Georgia native Mykeah Johnson crossed the graduation stage in the ETSU mini-dome on March 6, marking the ceremonial passage from one phase of her life to another.
“I’m ready,” Johnson said. “It’s been a long four years. I’m excited for the next chapter in my life, and I hope God brings me nothing but blessings.”
A senior outfielder for the Bucs, Johnson majored in sports management at ETSU, and her long-term goal is to be a college athletic director.
Johnson’s softball story began when she was about 6 years old, when she picked up both softball and basketball at New Hope Elementary. Johnson felt that basketball was her first love and decided to drop softball, but she couldn’t run from softball for long.
Her family and friends pushed her to pick up the bat again, and she got back on the field when she entered sixth grade at North Whitfield Middle School and has played non-stop ever since. Outside of school ball, she participated in tee-ball and travel ball as well.
“My parents loved sports, and I just kept it going,” Johnson said. “It’s been a tradition. My older brother played sports too.”
In high school, Johnson started four years at Northwest Whitfield High School and captured a state championship during her senior year. In addition to a state championship, she was an All-Area and All-Region performer her last three years of high school and she played in the Georgia/Tennessee All Star game.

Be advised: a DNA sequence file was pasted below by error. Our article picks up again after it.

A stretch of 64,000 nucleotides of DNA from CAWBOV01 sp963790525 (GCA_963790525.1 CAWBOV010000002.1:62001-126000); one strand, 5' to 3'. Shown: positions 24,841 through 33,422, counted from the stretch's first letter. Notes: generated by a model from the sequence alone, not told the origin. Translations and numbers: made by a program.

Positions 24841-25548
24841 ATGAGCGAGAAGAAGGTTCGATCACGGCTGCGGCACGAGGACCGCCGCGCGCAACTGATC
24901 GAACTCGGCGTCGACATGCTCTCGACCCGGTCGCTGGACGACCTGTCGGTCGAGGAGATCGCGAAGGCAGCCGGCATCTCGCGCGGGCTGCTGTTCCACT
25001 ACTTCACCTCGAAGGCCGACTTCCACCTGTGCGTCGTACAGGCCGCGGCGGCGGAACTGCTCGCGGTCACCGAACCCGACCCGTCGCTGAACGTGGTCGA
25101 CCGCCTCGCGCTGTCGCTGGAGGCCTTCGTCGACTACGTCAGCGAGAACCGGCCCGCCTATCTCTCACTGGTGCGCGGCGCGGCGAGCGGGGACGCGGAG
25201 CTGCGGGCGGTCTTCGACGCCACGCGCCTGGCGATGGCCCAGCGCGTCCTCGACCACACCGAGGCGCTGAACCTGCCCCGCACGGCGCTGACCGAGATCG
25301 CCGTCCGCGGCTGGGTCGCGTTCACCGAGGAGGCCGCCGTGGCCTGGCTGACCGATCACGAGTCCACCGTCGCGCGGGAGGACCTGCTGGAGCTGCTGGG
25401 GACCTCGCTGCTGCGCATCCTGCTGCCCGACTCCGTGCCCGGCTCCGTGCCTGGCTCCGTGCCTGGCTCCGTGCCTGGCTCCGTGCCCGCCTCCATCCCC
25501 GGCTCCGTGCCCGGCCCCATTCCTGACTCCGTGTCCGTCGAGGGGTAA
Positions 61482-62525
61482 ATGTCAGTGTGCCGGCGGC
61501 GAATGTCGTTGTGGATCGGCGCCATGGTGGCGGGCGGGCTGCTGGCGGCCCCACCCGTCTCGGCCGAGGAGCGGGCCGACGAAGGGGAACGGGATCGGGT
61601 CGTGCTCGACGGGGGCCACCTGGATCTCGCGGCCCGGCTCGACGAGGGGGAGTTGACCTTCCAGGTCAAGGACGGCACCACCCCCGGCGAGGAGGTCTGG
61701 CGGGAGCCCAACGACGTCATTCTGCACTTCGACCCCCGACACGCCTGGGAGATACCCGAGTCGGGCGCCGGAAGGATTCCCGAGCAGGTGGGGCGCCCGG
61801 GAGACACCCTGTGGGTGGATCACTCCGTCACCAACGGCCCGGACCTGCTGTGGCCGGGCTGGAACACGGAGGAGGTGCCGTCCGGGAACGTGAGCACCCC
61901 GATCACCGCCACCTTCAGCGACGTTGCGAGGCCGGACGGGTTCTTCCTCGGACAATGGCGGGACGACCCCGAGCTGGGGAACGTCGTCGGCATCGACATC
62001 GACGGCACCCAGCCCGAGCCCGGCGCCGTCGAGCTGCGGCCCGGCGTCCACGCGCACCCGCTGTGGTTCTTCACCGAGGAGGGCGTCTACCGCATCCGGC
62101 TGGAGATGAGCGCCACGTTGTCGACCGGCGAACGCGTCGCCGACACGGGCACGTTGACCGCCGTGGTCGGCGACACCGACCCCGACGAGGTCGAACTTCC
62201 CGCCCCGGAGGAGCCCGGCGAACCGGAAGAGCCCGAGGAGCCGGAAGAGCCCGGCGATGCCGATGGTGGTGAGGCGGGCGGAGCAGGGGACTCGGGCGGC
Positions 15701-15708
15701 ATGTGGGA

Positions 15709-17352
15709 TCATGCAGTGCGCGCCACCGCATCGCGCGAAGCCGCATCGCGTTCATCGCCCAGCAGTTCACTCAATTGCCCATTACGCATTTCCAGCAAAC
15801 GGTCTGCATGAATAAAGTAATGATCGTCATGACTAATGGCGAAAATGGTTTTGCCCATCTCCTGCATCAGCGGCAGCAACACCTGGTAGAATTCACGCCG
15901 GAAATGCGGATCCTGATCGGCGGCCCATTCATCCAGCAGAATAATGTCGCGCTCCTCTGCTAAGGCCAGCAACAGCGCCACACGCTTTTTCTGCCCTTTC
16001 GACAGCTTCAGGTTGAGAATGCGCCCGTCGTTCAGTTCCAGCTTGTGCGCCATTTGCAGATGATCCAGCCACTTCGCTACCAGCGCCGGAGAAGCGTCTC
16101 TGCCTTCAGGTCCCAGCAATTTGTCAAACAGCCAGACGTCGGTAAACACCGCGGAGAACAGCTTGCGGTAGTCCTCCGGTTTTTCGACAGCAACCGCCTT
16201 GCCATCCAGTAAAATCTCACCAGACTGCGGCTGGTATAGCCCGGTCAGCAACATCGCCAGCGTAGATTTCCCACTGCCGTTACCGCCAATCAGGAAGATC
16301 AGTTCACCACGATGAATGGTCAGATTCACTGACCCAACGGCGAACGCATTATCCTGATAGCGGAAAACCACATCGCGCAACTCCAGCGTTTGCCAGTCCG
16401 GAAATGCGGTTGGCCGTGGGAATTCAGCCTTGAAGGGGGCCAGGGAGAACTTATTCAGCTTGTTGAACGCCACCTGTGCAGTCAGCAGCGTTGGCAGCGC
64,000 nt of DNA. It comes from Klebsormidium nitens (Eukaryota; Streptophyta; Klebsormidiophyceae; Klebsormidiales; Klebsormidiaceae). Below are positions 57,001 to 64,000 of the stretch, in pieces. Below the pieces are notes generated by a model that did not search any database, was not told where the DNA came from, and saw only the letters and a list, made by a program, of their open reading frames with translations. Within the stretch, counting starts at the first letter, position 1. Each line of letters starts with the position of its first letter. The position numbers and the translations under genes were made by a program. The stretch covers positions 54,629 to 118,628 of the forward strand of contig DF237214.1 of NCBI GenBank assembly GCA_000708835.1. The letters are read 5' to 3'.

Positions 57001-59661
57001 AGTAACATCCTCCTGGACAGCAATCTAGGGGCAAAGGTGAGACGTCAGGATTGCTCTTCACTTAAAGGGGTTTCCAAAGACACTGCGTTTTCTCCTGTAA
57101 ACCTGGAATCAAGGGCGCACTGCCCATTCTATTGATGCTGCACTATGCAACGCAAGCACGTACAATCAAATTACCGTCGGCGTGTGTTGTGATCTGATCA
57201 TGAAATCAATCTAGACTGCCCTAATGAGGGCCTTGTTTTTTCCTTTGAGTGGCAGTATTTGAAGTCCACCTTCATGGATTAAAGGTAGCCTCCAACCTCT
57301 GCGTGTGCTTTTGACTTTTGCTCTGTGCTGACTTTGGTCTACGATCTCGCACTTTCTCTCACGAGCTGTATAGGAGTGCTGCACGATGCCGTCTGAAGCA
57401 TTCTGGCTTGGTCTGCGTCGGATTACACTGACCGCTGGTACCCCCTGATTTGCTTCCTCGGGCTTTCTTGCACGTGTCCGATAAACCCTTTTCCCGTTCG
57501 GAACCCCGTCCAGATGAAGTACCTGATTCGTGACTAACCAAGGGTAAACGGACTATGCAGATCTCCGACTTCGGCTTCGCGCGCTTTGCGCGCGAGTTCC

Outside of sports, academics were held at a high standard in the Johnson home. Mykeah brought these standards with her to college as she was selected as a member of the SoCon Honor Roll her junior season.
This year she won breakthrough athlete of the year. She went from starting four games, 11 at bats, two runs and three RBI’s her junior year to now starting every game so far, 134 at bats, 34 runs and 17 RBI’s.
“I think it was worth it because I got a good education out of it,” Johnson said. “I think that’s what really kept me going also because education was big in my family. In our society without education you can’t really get too far, so I was just blessed that softball got me the education to start and finish my career goals and my life dreams.”
Her undergraduate days came to an end May 6, but her season will continue until the Southern Conference Championship tournament on May 10.
“I’ll be a first-generation college graduate so that’s a big accomplishment for me and my family,” Johnson said. “I’m just blessed that I’ve had the opportunity to come here and play softball and get my education also.”